By: Elie Wiesel
Paige’s Rating: (5) of 5 Stars
Recommended for: Non-Fiction/Memoir Readers
Elie Wiesel was a teenage when he and his family were taken from their home in 1944 to the Auschwitz concentration camp, and then to Buchenwald. Night is a terrifying record of Elie Wiesel’s memories of the death of his family, the death of his own innocence, and his despair as a deeply observant Jew confronting the evils of man.
Holla! I originally read this book in 2005 but loved it so much I bought it and brought it to Turkey. Since my book supply has been low, I decided to read it again. I must warn you that you should not start reading this book unless you have a free day or hours on your hands. The book, itself, is only 115 pages and so it reads quickly and most people who start the book don’t even put it down until the end. This was my case as well; I finished it in four hours. Why?
The books starts in a small town in Hungary, the way normal life was like for all people alike, including Jews. Then a foreign Jew of Hungary, Moishe, is taken away to Poland with other foreign Jews to be executed. He miraculously survives and escapes back to Hungary to warn the Jews of the impending doom—but no one listens or believes. You keep reading because you know what will happen to these happy families and it makes you ill to watch them justify the restrictions Germans put on them until it is too late.
You already know the characters and the basic plot, but it is always gripping. They are taken to concentration camps, divided from their families, and you keep reading because you know that this writer somehow manages to survive something horrific and you don’t know how it is possible. There are thousands of short, appalling stories rolled into this book, and you keep reading because it’s so unbelievable that this actually happened to humans.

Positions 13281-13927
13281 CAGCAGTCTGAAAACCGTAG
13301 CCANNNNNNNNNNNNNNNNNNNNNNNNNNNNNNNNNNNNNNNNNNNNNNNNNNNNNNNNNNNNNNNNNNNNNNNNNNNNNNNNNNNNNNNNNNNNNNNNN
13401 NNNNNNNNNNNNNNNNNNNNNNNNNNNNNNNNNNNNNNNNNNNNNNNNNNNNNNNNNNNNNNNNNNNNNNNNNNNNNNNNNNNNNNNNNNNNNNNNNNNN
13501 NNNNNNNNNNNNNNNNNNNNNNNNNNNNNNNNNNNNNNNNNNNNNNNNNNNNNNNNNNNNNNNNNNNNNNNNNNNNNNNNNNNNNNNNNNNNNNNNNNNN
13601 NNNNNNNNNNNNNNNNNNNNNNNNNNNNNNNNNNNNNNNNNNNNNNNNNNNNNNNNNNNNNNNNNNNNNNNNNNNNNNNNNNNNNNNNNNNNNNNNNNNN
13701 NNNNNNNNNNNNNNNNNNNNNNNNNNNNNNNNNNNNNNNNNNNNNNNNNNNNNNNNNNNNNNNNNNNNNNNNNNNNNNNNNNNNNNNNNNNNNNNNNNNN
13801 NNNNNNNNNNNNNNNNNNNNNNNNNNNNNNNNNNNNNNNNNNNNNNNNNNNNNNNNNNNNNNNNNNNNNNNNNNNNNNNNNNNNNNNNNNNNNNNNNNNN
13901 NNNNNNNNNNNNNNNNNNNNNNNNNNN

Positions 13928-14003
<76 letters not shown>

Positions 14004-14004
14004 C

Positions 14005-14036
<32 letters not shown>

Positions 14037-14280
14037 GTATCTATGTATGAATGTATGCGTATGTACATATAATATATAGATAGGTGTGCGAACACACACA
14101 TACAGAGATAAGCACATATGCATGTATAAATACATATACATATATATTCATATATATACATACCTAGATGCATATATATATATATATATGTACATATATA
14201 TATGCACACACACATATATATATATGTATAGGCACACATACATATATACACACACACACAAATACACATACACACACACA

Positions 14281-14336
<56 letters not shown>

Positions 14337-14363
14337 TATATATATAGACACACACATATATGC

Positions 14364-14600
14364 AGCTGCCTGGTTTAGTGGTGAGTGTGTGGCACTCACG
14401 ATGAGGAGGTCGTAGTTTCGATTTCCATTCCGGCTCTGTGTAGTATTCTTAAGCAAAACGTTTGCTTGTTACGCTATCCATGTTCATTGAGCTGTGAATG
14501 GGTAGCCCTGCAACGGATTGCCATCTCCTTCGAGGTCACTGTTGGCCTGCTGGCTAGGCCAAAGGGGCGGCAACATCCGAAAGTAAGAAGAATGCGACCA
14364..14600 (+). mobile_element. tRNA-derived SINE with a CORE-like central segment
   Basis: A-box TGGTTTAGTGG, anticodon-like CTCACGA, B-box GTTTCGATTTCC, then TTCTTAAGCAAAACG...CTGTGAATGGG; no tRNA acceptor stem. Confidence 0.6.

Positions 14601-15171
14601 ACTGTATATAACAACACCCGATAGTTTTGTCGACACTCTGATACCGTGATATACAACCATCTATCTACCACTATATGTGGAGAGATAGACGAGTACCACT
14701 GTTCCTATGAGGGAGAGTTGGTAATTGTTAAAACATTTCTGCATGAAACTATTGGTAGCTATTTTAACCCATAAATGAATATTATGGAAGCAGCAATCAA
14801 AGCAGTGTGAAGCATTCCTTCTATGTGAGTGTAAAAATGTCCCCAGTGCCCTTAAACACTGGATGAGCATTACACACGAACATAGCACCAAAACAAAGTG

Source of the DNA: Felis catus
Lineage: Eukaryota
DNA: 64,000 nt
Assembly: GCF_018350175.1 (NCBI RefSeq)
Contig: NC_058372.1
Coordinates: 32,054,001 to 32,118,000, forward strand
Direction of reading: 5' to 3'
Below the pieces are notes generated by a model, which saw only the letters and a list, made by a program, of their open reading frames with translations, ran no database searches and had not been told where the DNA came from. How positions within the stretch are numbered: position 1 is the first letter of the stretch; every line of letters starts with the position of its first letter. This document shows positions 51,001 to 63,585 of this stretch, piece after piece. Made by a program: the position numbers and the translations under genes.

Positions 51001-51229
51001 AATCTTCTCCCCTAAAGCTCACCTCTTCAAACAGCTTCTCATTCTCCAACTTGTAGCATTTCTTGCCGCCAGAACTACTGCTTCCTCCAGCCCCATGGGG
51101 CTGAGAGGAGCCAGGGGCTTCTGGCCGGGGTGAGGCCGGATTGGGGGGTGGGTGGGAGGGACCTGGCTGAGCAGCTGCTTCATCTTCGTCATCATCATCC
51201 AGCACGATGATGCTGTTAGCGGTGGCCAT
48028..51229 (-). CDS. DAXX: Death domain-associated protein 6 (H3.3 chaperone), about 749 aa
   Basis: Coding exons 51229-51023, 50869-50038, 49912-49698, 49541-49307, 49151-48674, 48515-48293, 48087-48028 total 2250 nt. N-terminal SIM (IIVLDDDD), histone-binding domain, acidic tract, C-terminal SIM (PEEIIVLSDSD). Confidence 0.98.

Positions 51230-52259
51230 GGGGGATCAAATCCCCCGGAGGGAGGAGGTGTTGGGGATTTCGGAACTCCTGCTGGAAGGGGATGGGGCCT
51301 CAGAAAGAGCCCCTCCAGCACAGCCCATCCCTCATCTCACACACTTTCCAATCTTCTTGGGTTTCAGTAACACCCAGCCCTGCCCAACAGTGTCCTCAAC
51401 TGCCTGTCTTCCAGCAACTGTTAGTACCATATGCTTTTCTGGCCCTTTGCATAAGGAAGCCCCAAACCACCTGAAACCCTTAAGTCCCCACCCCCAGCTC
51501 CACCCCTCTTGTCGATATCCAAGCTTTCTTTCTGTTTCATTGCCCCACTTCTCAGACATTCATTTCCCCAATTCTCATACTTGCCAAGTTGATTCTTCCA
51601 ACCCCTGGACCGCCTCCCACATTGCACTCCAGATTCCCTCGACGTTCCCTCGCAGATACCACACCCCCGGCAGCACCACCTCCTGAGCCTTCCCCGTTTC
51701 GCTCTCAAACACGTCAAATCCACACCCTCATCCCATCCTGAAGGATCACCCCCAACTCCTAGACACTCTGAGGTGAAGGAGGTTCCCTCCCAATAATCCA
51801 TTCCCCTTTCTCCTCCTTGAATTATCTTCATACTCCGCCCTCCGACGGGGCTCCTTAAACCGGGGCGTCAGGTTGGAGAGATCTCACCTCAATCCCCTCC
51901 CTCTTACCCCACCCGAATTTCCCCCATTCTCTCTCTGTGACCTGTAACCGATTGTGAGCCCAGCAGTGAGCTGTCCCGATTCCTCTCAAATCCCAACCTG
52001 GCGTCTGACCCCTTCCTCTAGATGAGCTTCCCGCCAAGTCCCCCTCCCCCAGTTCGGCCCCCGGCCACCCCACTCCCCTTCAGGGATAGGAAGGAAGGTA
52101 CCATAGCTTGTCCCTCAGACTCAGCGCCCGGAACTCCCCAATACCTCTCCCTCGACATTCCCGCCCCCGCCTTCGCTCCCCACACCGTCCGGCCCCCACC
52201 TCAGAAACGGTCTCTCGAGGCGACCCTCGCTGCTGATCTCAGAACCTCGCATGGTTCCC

Of course, the saddest part of the book is not the many deaths, but the single death of the author’s innocence and faith. The transition from a boy to man, from a human to an animal, is frightening. I have been lucky to visit the Holocaust Museum in Washington D.C. and have listened to a Holocaust survivor recall his experiences as well. While both gave a picture of the evils of the Holocaust, reading this book is even more sobering and chilling. The author gives a very clear and distinct picture of not only the actions, but the emotions surrounding this “God-less” time in history.
Highly suggested for everyone to read, to be reminded not only about what humanity once did, but to be reminded about where humanity can always return to: night.